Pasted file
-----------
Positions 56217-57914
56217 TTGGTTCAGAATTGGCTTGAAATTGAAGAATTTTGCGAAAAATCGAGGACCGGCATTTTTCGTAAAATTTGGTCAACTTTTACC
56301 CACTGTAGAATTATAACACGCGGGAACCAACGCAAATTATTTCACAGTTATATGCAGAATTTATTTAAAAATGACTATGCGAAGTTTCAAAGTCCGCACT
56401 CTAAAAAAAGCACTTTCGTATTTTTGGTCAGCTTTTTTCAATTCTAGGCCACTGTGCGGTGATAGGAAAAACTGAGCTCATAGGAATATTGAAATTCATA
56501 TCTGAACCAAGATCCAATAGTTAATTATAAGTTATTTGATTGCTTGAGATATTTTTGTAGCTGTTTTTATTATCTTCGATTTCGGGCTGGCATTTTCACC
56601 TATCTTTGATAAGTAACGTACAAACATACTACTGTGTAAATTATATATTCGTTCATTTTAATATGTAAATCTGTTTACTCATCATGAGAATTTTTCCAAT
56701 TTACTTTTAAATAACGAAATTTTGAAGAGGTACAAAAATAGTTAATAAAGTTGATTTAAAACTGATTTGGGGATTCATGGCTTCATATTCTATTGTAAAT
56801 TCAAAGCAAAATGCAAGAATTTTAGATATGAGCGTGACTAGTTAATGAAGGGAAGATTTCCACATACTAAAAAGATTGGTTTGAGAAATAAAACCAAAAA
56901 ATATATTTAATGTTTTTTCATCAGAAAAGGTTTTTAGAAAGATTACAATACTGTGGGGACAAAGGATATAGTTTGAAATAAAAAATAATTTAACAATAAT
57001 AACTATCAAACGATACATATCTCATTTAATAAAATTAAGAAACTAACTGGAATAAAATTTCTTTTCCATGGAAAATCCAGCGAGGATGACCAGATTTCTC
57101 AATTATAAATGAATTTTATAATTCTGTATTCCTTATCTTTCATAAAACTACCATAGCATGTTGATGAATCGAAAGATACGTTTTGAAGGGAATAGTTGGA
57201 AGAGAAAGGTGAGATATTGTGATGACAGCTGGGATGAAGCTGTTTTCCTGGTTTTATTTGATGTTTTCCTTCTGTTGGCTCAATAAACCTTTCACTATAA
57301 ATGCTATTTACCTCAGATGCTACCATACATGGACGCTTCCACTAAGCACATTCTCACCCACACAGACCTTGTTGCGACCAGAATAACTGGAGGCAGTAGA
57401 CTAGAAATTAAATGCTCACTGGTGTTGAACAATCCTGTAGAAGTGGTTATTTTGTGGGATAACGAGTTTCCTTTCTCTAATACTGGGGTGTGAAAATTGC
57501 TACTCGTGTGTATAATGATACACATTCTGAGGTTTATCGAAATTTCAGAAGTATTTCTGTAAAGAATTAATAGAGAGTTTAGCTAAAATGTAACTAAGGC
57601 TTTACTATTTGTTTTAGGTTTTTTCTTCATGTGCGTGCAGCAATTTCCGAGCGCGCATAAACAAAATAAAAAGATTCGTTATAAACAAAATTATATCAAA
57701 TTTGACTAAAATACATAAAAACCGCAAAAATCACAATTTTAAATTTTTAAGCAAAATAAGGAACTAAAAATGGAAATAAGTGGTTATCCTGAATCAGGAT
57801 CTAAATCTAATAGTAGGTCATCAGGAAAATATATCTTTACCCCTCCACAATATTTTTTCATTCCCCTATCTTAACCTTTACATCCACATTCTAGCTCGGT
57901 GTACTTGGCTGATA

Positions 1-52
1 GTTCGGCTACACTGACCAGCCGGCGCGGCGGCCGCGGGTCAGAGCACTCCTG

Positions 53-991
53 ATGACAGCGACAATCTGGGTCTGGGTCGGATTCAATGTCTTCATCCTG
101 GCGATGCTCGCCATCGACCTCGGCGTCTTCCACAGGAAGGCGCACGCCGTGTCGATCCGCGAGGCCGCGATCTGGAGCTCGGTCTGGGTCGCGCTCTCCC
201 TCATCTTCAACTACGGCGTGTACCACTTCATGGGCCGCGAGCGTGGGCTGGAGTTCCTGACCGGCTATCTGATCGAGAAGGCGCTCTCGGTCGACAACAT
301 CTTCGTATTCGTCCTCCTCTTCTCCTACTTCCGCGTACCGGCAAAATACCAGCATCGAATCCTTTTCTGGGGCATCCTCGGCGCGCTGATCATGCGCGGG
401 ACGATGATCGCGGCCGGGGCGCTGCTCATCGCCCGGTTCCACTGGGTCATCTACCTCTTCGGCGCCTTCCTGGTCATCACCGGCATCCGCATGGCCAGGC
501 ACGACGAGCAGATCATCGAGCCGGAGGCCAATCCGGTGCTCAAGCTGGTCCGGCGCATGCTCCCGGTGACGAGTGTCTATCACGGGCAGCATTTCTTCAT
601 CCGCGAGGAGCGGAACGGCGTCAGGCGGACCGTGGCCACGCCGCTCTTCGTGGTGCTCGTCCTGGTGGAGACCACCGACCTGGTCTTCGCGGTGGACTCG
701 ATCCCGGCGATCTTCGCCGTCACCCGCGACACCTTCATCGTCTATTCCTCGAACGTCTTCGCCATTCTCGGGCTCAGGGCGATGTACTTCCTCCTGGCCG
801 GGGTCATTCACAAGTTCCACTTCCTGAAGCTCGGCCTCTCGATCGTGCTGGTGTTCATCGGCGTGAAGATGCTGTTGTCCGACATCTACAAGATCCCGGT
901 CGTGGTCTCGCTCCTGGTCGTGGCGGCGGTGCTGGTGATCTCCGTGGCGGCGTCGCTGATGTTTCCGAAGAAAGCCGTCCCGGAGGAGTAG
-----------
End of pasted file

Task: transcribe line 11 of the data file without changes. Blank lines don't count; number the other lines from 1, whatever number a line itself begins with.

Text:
57101 AATTATAAATGAATTTTATAATTCTGTATTCCTTATCTTTCATAAAACTACCATAGCATGTTGATGAATCGAAAGATACGTTTTGAAGGGAATAGTTGGA